A Park Love Story
When she was 13 years old, Kim made her first visit to Gettysburg National Military Park. She remembers standing at Spangler’s Spring, experiencing the enormity of what had happened there, and feeling chills run down her spine.
Years later, she would come to yet another park, Rock Creek Park in Washington, D.C., to make her marriage vows surrounded by the beauty of nature. National parks have always been important to Kim and her wife Kathi, who is an avid photographer, but no more so than on their wedding day in 2010. They became one of the first same-sex couples to marry in the nation’s capital, shortly after it became legal.
“We didn’t want a traditional wedding,” Kathi shared. “We wanted a very private ceremony. And that’s just what we got, in one of the parks we love.” They said their marriage vows under the trees on a beautiful spring day. It was just the two of them, their officiant, and the birds.
Over the years, Kathi and Kim have visited many parks, from Assateague Island National Seashore—where they met the world’s mightiest mosquitos—to Shenandoah National Park, where they watched a mama black bear and her cub crossing the road. They’ve marveled at the size of the alligators at Big Cypress National Preserve and the majesty of the bald eagles that nest at Colonial National Historical Park.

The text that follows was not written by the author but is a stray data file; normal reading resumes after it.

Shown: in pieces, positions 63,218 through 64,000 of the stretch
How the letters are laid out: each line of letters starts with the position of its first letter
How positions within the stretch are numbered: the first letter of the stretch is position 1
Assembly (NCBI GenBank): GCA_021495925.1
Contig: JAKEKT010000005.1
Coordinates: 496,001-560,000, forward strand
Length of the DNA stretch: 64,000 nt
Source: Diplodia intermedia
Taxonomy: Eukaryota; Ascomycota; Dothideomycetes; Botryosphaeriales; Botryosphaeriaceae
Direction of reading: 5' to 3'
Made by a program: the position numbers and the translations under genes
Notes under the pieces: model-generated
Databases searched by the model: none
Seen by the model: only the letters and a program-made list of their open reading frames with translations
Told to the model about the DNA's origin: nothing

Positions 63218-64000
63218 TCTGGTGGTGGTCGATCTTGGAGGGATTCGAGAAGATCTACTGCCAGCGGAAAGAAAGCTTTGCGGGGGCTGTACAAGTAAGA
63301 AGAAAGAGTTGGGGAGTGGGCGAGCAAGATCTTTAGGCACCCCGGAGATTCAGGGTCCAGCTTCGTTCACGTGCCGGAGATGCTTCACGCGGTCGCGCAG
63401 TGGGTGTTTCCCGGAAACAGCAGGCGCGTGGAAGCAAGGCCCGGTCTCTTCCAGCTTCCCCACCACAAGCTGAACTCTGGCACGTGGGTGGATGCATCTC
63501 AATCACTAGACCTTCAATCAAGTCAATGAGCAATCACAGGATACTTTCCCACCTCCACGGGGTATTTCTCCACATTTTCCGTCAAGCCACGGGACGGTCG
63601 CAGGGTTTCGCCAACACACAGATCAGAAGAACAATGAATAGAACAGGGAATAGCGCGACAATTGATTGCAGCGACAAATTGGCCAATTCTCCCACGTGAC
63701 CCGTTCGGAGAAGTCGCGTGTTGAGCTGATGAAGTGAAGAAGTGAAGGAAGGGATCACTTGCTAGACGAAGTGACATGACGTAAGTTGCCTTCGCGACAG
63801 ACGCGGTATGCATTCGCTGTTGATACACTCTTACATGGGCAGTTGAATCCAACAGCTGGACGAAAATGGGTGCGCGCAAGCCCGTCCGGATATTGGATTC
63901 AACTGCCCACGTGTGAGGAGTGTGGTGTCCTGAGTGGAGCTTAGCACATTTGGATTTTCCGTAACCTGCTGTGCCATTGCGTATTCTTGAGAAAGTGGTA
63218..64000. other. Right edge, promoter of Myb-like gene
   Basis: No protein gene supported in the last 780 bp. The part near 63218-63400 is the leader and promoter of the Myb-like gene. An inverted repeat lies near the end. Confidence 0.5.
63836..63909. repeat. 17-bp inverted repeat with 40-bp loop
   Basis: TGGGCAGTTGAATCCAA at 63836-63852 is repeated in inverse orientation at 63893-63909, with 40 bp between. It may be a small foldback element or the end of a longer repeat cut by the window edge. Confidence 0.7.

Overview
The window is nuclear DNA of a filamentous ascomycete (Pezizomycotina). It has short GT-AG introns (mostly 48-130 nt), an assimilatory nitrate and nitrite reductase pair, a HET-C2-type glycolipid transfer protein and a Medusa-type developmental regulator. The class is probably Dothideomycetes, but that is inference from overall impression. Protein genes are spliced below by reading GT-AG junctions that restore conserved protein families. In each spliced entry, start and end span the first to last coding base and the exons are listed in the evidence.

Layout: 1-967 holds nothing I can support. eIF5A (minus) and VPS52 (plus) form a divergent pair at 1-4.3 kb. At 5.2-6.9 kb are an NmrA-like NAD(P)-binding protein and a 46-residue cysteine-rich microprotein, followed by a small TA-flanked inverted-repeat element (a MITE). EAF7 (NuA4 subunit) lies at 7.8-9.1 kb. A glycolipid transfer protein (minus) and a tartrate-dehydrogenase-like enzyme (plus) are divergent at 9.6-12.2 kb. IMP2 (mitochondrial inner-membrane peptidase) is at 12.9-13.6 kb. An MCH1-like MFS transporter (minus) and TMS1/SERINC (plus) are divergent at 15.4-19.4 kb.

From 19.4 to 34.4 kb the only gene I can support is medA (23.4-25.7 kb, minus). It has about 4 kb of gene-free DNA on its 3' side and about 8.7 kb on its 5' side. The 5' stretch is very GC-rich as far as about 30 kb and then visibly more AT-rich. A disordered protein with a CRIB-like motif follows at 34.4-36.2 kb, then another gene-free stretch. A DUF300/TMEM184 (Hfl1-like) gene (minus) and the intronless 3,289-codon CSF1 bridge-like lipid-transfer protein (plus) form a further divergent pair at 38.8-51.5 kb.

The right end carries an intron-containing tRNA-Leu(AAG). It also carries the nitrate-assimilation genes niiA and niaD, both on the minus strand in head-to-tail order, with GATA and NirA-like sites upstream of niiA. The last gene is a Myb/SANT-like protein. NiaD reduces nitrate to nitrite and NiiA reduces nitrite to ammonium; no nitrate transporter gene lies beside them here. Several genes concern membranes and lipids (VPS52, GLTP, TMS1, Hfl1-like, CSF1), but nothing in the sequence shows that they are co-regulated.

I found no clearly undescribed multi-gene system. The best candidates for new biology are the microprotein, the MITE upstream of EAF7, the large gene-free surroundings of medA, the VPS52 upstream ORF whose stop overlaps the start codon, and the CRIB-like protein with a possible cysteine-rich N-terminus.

They love wildlife, but for Kim and Kathi, national parks aren’t just about protecting nature: they’re also about preserving our country’s history. And, one historical national monument is especially personal to this couple. As Kathi said, “We’re thrilled that Stonewall is now a national monument so that people can experience that important part of our history—not just read about it in textbooks.”
Kim and Kathi still have many more parks to visit. So, just before they retired, they bought an RV and are planning a series of road trip adventures. And since the parks are such an important part of their life together, when they started talking about their legacy, the National Park Foundation was a natural fit.
“It was an easy process to leave a gift,” Kim shared. “The National Park Foundation gave us the right language, and we just had to insert it into our will. If you’re a fan of the national parks, supporting them in whatever way you can shouldn’t even be a question. It’s our legacy and our country’s legacy. These natural and historical wonders belong to everyone. And we’re proud to do our part to ensure they remain for many generations to come.”